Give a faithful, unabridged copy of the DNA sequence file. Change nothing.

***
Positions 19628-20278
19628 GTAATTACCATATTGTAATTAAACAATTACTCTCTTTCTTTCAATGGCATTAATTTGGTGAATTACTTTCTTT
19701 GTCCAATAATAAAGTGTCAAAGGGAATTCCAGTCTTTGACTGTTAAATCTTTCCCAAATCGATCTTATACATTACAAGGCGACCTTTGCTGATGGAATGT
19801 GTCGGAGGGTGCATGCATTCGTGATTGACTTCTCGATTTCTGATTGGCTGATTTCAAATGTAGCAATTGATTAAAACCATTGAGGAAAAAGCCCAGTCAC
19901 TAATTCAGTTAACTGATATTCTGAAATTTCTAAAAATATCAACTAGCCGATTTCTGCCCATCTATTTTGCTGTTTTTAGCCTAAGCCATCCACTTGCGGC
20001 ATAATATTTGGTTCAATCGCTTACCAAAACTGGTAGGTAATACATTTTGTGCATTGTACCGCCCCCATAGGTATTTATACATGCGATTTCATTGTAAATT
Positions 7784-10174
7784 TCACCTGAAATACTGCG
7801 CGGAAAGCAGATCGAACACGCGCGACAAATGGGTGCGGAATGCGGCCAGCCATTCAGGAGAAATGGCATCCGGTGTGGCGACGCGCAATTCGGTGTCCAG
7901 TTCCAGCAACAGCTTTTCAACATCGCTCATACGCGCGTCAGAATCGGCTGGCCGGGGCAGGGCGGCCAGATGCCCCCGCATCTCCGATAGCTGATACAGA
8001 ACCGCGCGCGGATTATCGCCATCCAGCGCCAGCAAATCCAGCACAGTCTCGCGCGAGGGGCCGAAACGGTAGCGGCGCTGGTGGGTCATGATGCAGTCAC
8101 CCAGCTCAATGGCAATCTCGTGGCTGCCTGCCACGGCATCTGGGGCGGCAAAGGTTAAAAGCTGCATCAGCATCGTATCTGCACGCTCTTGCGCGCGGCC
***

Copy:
Positions 19628-20278
19628 GTAATTACCATATTGTAATTAAACAATTACTCTCTTTCTTTCAATGGCATTAATTTGGTGAATTACTTTCTTT
19701 GTCCAATAATAAAGTGTCAAAGGGAATTCCAGTCTTTGACTGTTAAATCTTTCCCAAATCGATCTTATACATTACAAGGCGACCTTTGCTGATGGAATGT
19801 GTCGGAGGGTGCATGCATTCGTGATTGACTTCTCGATTTCTGATTGGCTGATTTCAAATGTAGCAATTGATTAAAACCATTGAGGAAAAAGCCCAGTCAC
19901 TAATTCAGTTAACTGATATTCTGAAATTTCTAAAAATATCAACTAGCCGATTTCTGCCCATCTATTTTGCTGTTTTTAGCCTAAGCCATCCACTTGCGGC
20001 ATAATATTTGGTTCAATCGCTTACCAAAACTGGTAGGTAATACATTTTGTGCATTGTACCGCCCCCATAGGTATTTATACATGCGATTTCATTGTAAATT
Positions 7784-10174
7784 TCACCTGAAATACTGCG
7801 CGGAAAGCAGATCGAACACGCGCGACAAATGGGTGCGGAATGCGGCCAGCCATTCAGGAGAAATGGCATCCGGTGTGGCGACGCGCAATTCGGTGTCCAG
7901 TTCCAGCAACAGCTTTTCAACATCGCTCATACGCGCGTCAGAATCGGCTGGCCGGGGCAGGGCGGCCAGATGCCCCCGCATCTCCGATAGCTGATACAGA
8001 ACCGCGCGCGGATTATCGCCATCCAGCGCCAGCAAATCCAGCACAGTCTCGCGCGAGGGGCCGAAACGGTAGCGGCGCTGGTGGGTCATGATGCAGTCAC
8101 CCAGCTCAATGGCAATCTCGTGGCTGCCTGCCACGGCATCTGGGGCGGCAAAGGTTAAAAGCTGCATCAGCATCGTATCTGCACGCTCTTGCGCGCGGCC